Patient Comments: Thoracic Outlet Syndrome - Causes


What caused your thoracic outlet syndrome? Submit Your Comment

Comment from: KR, 35-44 Female (Patient) Published: July 01

I was lucky enough to be born with a set of spare ribs. One extra rib rubbing on each side of my neck. The right is larger than the left and I suspect is the cause of most, if not all, of my thoracic outlet syndrome symptoms (horrible, debilitating spasms of pain in my right upper arm).

Comment from: Kwajbabe, 65-74 Female (Patient) Published: February 25

My thoracic outlet syndrome occurred as a result of a total shoulder replacement in 2012 done by an experienced orthopedic surgeon with an egotistical attitude. He assured me the numbness in my middle, ring and first finger would diminish within 3 months following surgery and there was no need for me to seek physical or occupational therapy. Finally, at 11 weeks after surgery I asked what next and he finally sent me for nerve testing which indicated brachial plexus nerve damage to the median nerve. Now I learn I should have had therapy at that time. Now (2/2016) my hand claws (spasms) from the elbow down and my first finger triggers if I bend my hand in a downward motion and it's very painful. My new A.R.T. (active release techniques) certified chiropractor explained all that I have read in this article. Obviously, I should have had therapy when the problem first existed!

Comment from: BiologyBrwin, 25-34 Female (Patient) Published: July 08

I was diagnosed with breast cancer while I was pregnant at age 28. I did chemotherapy while pregnant and more after I had my little girl. Then I had bilateral mastectomies with expander implants. That's when I think my thoracic outlet syndrome (TOS) started. I began having heaviness and pain in my chest wall and collarbone. My arms felt heavy. I wasn't allowed to raise my arms for quite some time due to the surgery. The pain continued no matter what I did. I had the expander implants replaced with permanent implants in an effort to look normal and also reduce the pain. It didn't help. I continued to seek medical help for the pain I was in, but the doctors didn't seem to understand. I was sent to a pain management doctor that just gave me blind injections and narcotics that didn't really help. I finally had the implants removed and used my own tissue to reconstruct my breasts. The pain didn't go away, so I was finally sent to physiotherapy. Between them and the supportive care, the doctor finally diagnosed me with bilateral TOS of both venous and neurologic origin. I had my first rib (not a 'bad' cervical rib) removed as well as a bunch of scar tissue (from my breast cancer surgeries perhaps) on the left (the worst side). I still have issues, but not with the blood flow as much on that side.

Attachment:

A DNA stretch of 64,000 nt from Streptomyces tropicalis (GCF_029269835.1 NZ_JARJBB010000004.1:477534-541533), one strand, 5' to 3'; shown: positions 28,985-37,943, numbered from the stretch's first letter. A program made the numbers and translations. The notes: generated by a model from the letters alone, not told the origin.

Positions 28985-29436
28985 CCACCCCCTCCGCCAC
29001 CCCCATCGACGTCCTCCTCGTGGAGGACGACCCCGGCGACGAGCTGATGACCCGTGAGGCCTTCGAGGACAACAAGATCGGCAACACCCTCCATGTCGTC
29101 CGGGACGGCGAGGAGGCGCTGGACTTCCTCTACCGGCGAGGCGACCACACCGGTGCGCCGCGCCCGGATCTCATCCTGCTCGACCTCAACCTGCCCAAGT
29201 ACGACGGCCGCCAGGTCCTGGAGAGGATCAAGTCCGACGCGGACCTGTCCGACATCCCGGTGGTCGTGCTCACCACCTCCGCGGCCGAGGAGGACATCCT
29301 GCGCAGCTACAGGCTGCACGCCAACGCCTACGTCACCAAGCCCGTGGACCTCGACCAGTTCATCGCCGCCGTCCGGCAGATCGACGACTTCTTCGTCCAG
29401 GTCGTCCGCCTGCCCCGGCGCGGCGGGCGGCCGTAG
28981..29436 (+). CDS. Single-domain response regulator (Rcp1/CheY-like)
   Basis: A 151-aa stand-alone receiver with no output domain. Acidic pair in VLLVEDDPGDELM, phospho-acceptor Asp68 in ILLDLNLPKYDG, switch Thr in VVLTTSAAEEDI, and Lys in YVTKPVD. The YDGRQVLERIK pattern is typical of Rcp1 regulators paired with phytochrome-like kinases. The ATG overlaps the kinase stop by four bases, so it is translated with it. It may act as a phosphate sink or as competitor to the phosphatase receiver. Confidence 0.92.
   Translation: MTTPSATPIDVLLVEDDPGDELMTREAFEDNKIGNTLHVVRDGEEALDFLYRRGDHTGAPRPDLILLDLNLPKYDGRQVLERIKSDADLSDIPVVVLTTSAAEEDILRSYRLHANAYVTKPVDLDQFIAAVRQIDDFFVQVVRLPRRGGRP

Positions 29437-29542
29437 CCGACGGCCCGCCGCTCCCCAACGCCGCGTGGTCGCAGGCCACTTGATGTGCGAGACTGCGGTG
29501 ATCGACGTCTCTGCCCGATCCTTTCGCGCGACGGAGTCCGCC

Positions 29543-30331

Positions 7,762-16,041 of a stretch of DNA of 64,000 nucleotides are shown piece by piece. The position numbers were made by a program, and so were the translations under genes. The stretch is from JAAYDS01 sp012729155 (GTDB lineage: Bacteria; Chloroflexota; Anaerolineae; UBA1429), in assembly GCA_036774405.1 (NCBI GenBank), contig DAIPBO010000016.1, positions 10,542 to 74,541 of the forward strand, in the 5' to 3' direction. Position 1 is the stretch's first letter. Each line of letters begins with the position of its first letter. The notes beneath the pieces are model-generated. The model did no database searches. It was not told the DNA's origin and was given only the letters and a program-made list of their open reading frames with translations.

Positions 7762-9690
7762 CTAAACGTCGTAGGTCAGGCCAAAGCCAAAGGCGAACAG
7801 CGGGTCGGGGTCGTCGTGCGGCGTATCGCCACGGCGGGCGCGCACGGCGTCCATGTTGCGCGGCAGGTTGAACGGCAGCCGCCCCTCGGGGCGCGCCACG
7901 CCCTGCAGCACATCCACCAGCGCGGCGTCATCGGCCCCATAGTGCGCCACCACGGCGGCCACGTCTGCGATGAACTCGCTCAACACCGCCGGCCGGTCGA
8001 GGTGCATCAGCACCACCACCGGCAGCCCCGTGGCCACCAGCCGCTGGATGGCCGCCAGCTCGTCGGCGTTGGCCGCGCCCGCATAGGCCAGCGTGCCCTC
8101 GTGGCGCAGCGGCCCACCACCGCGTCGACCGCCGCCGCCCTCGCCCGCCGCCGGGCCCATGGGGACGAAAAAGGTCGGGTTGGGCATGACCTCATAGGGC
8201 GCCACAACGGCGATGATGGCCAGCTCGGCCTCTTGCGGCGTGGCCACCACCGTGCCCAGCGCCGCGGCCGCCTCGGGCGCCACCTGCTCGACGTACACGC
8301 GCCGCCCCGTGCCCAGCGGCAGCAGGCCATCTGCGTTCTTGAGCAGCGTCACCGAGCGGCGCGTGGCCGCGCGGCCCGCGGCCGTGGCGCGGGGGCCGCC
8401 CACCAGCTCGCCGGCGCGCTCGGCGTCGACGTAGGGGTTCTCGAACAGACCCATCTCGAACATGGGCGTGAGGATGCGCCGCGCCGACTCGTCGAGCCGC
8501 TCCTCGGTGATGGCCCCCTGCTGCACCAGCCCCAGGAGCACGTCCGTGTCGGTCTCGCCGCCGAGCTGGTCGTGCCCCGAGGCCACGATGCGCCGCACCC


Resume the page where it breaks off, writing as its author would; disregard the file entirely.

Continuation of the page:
Pain Management: Surprising Causes of Pain See Slideshow